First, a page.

Palavras-chave: Bromeliaceae; Nitrogênio; Nutrição mineral; Clorofila


There is a lack of information on the production of bromeliads for commercial purposes which would promote an increase in productivity and the maintenance of plant health. It is known that balanced fertilisation produces better quality plants, with resistance to disease and pests (KANASHIRO, 2007). Bromeliads are characterised by having leaves arranged in a rosette to form a tank, which accumulates rainwater, particulate matter and organic compounds that are absorbed by trichomes present on the leaf surface (BENZING, 1990).

Studies into nitrogen nutrition in ornamental bromeliads have been carried out, especially by in vitro experiment, demonstrating that tank-forming epiphytic bromeliads are able to absorb and assimilate urea efficiently (TAKAHASHI; CECCANTINI; MERCIER, 2007). Epiphytic bromeliads show a preference for organic N, while terrestrial bromeliads prefer inorganic N. Furthermore, bromeliads are exposed to constant nutritional deficiency in their habitat, and have adapted to increase the efficiency of N absorption and assimilation (ENDRES; MERCIER, 2001). The leaf base in the bromeliad, which is the principle region in contact with nutrients, takes on the role of the roots in nitrogen absorption, nitrate reduction and the hydrolysis of urea, since the main function of the roots is to anchor the bromeliad to the host plant (TAKAHASHI; MERCIER, 2011).

Urea is the most used nitrogen fertiliser in Brazil, and when applied to the soil, may undergo hydrolysis through the action of the urease enzyme, which converts r-NH2 into NH4+ so that it may be absorbed by the plant (VILLALBA; OTTO; TRIVELIN, 2014). In nature, urea when supplied in high concentrations by animals inhabiting the bromeliad tanks is an important source of N for the bromeliads (RODRIGUES et al., 2016), and is the preferred source of nitrogen for Vriesea gigantea, possibly due to the simultaneous uptake of carbon and nitrogen, which are limiting in its natural habitat, since the assimilation of urea depends on the previous hydrolysis of NH4+ and CO2, a reaction which is catalysed by urease (CAMBUÍ; GASPAR; MERCIER, 2009).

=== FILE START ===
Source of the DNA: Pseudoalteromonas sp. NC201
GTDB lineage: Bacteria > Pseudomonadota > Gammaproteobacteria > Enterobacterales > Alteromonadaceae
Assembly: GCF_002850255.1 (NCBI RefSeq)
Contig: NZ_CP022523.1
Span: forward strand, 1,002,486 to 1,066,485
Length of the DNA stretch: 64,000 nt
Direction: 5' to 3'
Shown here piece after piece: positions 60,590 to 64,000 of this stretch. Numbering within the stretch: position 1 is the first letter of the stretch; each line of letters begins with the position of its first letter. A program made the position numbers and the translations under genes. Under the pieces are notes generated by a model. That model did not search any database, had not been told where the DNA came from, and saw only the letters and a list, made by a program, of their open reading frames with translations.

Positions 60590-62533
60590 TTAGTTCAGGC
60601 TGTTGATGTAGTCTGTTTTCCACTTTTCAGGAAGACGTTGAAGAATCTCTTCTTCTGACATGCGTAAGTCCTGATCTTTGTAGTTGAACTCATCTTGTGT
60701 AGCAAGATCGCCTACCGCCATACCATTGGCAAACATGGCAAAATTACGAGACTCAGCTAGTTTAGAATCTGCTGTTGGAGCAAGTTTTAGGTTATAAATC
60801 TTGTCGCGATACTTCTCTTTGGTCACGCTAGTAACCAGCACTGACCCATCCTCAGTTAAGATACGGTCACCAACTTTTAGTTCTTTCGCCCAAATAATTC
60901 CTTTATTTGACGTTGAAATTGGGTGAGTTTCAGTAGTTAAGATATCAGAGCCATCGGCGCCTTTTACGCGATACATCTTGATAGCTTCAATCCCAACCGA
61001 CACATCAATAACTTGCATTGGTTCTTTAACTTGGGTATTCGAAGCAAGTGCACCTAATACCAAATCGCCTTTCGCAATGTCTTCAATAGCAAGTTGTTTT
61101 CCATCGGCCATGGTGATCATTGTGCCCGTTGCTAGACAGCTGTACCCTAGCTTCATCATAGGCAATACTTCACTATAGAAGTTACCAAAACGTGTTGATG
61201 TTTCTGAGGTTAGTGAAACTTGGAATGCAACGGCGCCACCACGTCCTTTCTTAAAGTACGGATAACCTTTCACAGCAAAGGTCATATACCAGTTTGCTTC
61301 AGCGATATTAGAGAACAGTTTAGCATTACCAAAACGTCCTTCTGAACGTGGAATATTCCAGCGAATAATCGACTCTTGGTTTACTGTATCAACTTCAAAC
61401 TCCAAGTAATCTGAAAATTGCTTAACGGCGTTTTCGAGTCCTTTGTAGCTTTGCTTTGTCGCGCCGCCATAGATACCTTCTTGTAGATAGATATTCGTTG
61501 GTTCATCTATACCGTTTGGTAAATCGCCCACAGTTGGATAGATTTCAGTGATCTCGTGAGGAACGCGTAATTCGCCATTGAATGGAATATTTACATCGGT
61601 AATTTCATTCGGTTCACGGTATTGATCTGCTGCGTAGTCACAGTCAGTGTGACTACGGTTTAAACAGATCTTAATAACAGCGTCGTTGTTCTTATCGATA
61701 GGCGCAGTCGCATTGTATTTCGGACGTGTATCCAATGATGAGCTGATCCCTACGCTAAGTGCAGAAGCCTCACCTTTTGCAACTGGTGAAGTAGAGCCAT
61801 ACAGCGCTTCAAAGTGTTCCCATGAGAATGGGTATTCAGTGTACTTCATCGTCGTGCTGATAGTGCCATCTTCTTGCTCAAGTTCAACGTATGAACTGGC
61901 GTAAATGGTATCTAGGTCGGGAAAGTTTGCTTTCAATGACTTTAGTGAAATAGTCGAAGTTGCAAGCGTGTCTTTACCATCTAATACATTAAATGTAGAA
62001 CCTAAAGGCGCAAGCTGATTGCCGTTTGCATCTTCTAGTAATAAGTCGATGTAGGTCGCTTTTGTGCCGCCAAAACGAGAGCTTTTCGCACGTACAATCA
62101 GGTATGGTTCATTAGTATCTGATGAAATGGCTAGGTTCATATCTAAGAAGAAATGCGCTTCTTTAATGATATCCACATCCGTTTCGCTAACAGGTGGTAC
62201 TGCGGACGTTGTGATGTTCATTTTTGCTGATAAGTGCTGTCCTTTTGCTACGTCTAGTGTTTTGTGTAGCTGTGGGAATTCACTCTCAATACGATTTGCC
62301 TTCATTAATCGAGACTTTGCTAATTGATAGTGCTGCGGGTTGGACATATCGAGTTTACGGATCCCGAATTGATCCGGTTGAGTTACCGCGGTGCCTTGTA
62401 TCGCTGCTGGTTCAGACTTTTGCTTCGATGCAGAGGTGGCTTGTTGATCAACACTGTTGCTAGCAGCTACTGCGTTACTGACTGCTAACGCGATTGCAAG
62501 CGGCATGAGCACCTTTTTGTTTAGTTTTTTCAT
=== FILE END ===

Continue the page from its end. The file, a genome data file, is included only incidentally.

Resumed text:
The species, Aechmea fasciata, popularly known as caraguatá or gravatá, is native to Brazil, being endemic to warm environments and displaying an epiphytic growth habit. This species was one of the first bromeliads to be used as an ornamental plant due to its rusticity and the ornamental character of its inflorescences (SMITH; DOWNS, 1979). A. fasciata is one of the most cultivated and commercialised bromeliads in Brazil; management and reproduction are simple, and it is easily grown in vitro (TAVARES et al., 2008). This gives a commercial advantage, since this technique allows the rapid multiplication of genetically identical plant material from selected matrices (MAYER et al., 2008), enabling pest-free propagation, and accelerating conventional propagation methods to provide high-quality seedlings in sufficient number to meet commercial demand throughout the year (SCHIAVINATO et al., 2008). The average production cycle of A. fasciata grown from seeds is around 2 years and 2 months (SANCHES, 2009); therefore, studies which aim to optimise growth in bromeliads are extremely important, reducing the period of cultivation and the production costs involved.